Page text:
My response: Sure, the world recognizes such power of the U$ government. I would add, as is evidenced in the writings of the late William Blum in Rogue State, that the societies do not have to be “socialist” for military and financial means to be used against them. I will also grant that there has been confusion on the Left, but I would say it is more on the issue of opposing U$ imperialism, not the fact that a so-called “alternative society” is “partly reliant” (much more than partly) on U$ military presence. There is, clearly, no problem with putting “liberation of women at the center,” but it is wrong to say that it is a socialist experiment, not because the “dominant political inspiration” is more anarchist in origin than Marxist. Rather, it is clear in the society itself and the alliances they had made, as I noted in my article in late December:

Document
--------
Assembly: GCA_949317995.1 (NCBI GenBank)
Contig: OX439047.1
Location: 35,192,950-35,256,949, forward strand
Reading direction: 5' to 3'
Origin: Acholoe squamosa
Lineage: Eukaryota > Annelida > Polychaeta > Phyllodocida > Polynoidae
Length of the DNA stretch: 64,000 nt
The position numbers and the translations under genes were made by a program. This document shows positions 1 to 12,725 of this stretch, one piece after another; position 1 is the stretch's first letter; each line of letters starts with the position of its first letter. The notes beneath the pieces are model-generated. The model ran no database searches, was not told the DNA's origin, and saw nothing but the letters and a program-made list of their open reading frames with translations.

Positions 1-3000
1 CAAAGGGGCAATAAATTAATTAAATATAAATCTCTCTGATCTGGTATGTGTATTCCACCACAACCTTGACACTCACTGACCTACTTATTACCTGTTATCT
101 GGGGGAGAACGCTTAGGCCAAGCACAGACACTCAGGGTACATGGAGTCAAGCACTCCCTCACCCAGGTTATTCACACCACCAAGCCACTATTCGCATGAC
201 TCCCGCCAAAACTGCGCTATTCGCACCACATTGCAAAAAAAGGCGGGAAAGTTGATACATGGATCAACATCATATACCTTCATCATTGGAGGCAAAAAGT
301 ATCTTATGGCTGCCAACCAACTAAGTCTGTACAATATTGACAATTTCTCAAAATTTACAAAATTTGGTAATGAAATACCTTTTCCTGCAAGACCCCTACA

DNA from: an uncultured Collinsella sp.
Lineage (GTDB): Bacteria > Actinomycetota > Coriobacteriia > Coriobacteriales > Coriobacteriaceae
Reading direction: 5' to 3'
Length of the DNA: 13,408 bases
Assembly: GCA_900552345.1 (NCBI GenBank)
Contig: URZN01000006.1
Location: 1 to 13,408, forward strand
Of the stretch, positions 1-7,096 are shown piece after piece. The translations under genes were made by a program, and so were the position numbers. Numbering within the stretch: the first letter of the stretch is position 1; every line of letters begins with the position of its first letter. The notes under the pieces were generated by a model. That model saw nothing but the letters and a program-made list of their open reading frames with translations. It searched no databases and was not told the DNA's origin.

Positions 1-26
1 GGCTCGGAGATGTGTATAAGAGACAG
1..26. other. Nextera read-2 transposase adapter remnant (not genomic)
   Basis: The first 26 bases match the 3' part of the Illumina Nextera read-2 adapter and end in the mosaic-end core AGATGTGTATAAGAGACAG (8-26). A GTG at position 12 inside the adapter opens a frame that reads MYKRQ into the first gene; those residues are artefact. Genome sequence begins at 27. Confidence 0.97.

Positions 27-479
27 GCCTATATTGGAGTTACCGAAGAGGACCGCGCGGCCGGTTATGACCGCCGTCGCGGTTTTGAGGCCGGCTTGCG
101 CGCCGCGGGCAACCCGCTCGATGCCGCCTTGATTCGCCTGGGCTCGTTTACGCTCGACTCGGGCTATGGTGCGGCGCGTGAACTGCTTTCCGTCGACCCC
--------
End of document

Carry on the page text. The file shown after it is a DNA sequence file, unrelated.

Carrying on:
…these Kurds (part of “Rojava”) thought that the U$ would champion their cause, failing to understand that the U$ establishment acts “purely in its own interests”…those who criticize these Kurds in “Rojava,” like the YPG, SDF, and PYD, for their alliance with U$ imperialists are not stooges of Erdogan…there are questions about how “revolutionary” or “progressive” these vaulted Kurds (YPG/SDF/PYD) are since the SDF said they wanted “to be part of America,” possibly clearing the way for Turkey’s occupation. The Emergency Committee for “Rojava” goes even further in their pro-imperialist orientation, calling the withdrawal of U$ troops a “betrayal” and calling for military, economic, and political assistance, thinking that the U$ imperialists are somehow humanitarian saviors…those in “Rojava” are no Marxists, as they do not hold…that the world is restless and that the “death of the capitalistic method of production” means, simply, “resolution of society into simpler forms…a new and better order of things,” since the current society is “morally bankrupt”